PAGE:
Aedes albopictus, more commonly known as the Asian tiger mosquito, is another species of mosquito found in many of the same locations as Aedes aegypti. This species possesses the ability to transmit some of the same diseases commonly carried by Aedes aegypti, including dengue fever, although it’s not considered the primary vector in most cases and it’s still unclear how effectively it can transmit Zika virus, if at all.
So while more research is needed on the effectiveness of Aedes albopictus at transmitting certain diseases, there is the hypothetical possibility that it could rise up and take Aedes aegypti’s place as a vector. In that case, “the alternative could be that [Oxitec] will need to have a GM Aedes albopictus to suppress that,” Lounibos said.
In fact, Oxitec is already working on a genetically modified Aedes albopictus — however, it’s still in the early stages of testing and far behind the GM Aedes aegypti in terms of when it might emerge as a commercially viable product. In any case, Parry emphasized that Aedes aegypti is still considered the primary vector in the spread of the most troublesome diseases, including dengue fever and Zika virus.
“So in the very worst case, where you find that you eliminated Aedes aegypti in an area and the Aedes albopictus went up, then you would actually be replacing a very dangerous vector with a far less effective one,” Parry said.
Stacking up against other mosquito controls
Of course, ecological concerns also arise with more conventional forms of mosquito control, such as pesticides, which are also designed to reduce insect populations as much as possible. And pesticide use can have spotty success as a control method, Lounibos noted, because it’s so difficult to effectively target adult mosquitoes and their larvae with pesticide sprays.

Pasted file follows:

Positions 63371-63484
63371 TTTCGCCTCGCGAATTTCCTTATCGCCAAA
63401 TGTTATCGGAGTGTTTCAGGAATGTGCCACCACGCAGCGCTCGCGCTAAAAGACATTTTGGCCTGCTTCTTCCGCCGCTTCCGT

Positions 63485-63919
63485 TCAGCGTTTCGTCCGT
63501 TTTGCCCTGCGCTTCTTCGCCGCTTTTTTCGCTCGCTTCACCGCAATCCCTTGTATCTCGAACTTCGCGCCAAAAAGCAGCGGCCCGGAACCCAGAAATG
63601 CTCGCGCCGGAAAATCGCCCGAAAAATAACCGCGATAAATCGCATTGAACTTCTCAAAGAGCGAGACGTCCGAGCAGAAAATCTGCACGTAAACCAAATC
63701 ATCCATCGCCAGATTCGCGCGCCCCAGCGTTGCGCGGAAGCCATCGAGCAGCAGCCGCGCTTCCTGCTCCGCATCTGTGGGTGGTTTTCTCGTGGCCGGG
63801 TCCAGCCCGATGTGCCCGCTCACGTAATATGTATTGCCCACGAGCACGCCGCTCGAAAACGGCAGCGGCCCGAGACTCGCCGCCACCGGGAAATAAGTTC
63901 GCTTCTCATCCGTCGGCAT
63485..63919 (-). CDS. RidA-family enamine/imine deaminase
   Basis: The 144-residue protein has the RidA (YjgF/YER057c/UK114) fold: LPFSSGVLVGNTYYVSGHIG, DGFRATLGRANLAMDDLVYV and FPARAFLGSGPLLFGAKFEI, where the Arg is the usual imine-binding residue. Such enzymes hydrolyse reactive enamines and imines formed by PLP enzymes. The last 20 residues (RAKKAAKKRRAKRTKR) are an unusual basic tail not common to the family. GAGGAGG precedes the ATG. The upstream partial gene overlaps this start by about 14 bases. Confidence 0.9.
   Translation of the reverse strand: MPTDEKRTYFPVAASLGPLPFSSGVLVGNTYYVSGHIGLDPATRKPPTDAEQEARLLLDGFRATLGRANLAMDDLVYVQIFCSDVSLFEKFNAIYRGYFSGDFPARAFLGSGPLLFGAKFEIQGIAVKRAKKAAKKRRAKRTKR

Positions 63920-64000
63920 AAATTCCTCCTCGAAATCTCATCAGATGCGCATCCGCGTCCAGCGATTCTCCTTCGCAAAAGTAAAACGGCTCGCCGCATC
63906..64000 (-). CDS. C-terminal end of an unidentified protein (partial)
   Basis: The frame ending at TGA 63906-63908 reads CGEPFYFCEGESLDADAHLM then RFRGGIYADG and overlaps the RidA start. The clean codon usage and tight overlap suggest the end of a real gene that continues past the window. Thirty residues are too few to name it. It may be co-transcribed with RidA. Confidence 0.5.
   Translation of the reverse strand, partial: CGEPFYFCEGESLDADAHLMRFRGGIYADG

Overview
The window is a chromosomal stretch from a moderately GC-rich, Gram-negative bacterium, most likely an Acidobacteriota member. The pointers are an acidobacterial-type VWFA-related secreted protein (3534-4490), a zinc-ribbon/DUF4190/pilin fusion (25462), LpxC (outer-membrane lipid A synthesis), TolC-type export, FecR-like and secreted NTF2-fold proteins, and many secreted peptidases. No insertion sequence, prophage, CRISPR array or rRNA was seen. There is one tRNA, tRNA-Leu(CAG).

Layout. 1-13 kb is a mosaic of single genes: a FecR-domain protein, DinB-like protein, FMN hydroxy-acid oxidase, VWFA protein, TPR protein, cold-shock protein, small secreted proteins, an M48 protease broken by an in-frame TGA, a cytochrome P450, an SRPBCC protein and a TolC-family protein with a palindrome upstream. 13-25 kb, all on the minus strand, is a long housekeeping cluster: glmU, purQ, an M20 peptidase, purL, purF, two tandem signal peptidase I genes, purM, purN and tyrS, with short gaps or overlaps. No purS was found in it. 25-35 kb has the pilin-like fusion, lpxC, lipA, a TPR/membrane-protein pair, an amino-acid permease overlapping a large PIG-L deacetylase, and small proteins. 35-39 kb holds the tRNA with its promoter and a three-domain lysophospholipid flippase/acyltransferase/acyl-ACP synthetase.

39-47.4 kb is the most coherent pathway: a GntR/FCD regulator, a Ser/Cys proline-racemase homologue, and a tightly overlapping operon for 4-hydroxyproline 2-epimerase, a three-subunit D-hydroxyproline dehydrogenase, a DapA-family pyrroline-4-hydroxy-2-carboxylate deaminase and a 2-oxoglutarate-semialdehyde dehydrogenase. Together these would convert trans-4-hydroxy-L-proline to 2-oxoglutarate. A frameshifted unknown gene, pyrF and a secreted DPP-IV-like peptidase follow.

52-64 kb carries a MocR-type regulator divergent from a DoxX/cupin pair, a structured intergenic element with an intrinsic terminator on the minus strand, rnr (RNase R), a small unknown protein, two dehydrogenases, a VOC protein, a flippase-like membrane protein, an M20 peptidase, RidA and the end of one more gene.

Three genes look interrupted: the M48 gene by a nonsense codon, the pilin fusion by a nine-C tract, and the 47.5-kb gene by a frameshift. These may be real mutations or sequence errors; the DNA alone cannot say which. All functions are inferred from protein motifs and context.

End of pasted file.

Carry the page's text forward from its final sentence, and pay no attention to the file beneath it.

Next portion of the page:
So that’s a point earned for the GM mosquito, which requires fewer tactical considerations in comparison. But there are other contenders, too.
An Australian research project known as the Eliminate Dengue program has turned to a different kind of altered mosquito with great success, Lounibos said. The project’s researchers have infected their Aedes aegypti mosquitoes with a bacterium called Wolbachia, which is naturally found in other insects, although typically not in mosquitoes. The bacterium — which can then be passed down to new generations in the insect’s eggs — is known to reduce mosquitoes’ ability to become infected with dengue fever, which then prevents them from transmitting the virus to humans. Theoretically, it could have a similar effect on Zika.
The benefit of this tactic is that it doesn’t actually kill off mosquito populations — it just renders them less effective at spreading disease. So the ecological concerns associated with removing an entire species from an ecosystem become irrelevant, Lounibos said.
The first tests of the Wolbachia-carrying mosquitoes began in Australia in 2011, but the Eliminate Dengue program has begun limited field trials in Vietnam, Indonesia, Colombia and Brazil.
Winning approval — both public and bureaucratic